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Wednesday, July 17, 2024


June 29, 2001 – Pay up or be shut off: That’s essentially the message commissioners of government departments will be reading in letters being sent Friday by the Water and Power Authority as it seeks to collect the $25 million owed by the central government.
Departments will have 15 days to pay what they owe for electricity and/or water, or service will be shut off, Joseph Thomas, WAPA executive director, told the utility’s board members on Thursday.
"We’re at a point now where we have to move to a next step," Thomas said of collecting the government bills that have been building up for five years. He said the $25 million debt carried on the WAPA books affects everything from its bond rating to audits.
"Virtually every deal we have, this issue comes up. It’s a significant item," Thomas, who became the utility's top official seven weeks ago, said.
Despite the hardships caused by two major hurricanes over the last 12 years, Thomas said, allowing the government to be in arrears is unfair to the household accounts that are shut off after 30 days of non-payment. WAPA records show that executive branch utility bills come to about $1.5 million per month.
WAPA board members gave Thomas the green light at their last meeting to begin looking into ways of collecting on the government debt. However, the two board members who are department heads themselves — Andrew Rutnik and Ira Hobson, commissioners of Licensing and Consumer Affairs and of Housing, Parks and Recreation, respectively — expressed reservations about the hardball tactics.
Most public housing tenants receive full or partially subsidies on their water bills, causing the his department to be the biggest WAPA debtor, Hobson said. Acknowledging the debt, Hobson said, "I’m concerned at looking ahead and finding my department completely without electricity, without recourse."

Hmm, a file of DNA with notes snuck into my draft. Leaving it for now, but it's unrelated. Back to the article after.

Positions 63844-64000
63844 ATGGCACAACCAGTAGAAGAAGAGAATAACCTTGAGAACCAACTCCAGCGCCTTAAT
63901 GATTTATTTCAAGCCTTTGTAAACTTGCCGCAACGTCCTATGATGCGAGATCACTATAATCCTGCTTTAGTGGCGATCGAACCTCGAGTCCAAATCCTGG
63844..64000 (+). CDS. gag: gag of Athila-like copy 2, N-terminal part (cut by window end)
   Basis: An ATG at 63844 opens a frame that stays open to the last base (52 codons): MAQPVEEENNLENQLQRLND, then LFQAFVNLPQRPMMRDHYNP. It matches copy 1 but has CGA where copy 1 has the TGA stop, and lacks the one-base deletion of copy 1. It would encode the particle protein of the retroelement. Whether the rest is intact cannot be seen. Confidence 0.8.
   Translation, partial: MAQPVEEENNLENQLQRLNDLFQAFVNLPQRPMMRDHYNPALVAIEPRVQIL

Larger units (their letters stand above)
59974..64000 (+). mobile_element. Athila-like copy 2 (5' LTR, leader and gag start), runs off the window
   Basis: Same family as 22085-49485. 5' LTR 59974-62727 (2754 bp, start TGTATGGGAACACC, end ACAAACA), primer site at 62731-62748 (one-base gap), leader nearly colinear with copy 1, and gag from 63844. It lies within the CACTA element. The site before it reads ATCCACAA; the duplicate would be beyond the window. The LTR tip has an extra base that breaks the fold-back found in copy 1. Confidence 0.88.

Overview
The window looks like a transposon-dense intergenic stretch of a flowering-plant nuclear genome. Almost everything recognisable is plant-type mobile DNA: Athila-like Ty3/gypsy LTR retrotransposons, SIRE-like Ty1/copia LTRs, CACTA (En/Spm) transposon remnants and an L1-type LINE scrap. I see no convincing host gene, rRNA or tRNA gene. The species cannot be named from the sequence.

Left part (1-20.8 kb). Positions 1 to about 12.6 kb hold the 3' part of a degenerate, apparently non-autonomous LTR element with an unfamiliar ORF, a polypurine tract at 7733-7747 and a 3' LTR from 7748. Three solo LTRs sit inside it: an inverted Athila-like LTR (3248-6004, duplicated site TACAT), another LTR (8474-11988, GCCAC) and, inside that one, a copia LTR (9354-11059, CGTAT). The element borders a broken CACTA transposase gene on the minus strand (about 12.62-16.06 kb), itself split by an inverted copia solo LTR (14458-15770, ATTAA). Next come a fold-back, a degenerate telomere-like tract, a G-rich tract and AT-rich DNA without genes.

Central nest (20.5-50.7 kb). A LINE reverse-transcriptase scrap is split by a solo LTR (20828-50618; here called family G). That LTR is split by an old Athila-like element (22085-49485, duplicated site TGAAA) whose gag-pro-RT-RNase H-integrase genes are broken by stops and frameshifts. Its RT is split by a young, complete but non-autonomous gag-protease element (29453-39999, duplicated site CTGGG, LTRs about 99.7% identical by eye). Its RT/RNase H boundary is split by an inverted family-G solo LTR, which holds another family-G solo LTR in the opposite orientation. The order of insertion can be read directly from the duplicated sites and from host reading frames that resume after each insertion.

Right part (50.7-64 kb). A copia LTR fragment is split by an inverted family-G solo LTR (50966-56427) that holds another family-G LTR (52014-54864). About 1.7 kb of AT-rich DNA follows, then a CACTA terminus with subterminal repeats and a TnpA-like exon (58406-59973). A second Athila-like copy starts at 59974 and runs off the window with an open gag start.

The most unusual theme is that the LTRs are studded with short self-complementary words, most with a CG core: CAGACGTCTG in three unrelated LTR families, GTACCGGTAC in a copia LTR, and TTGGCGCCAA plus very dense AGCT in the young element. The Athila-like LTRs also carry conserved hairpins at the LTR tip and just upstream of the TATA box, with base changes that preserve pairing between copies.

Rutnik said any WAPA shut-off of service "should be selective and it should be surgical." Turning off the government’s water and power could cause a "severe problem," he said. "It would create a great deal of chaos in the community."
Despite those concerns, board member Alphonso Franklin noted that Thomas was given the go-ahead last month to collect the government debt.
"I don’t think we should find ways to back out of this," Franklin said. "We’ve been doing this for the last year."
Thomas said he hoped to have the collection letters out Friday and to meet with Gov. Charles W. Turnbull within two weeks. If no pressure is brought to bear on the government, it is likely no money will be forthcoming, he said.
"We ought to be able to think this thing through," he said. "I can assure you we will spell out our plan before we do anything."
According to WAPA records, the government water bills over the last five years have accounted for the largest part of its unpaid balance. The amount owed for water was $3.4 million in fiscal year 1995 and about $15 million by FY 1999.
WAPA’s electrical system was owed $2.6 million in FY 1995 and $13.8 million by FY 1999.

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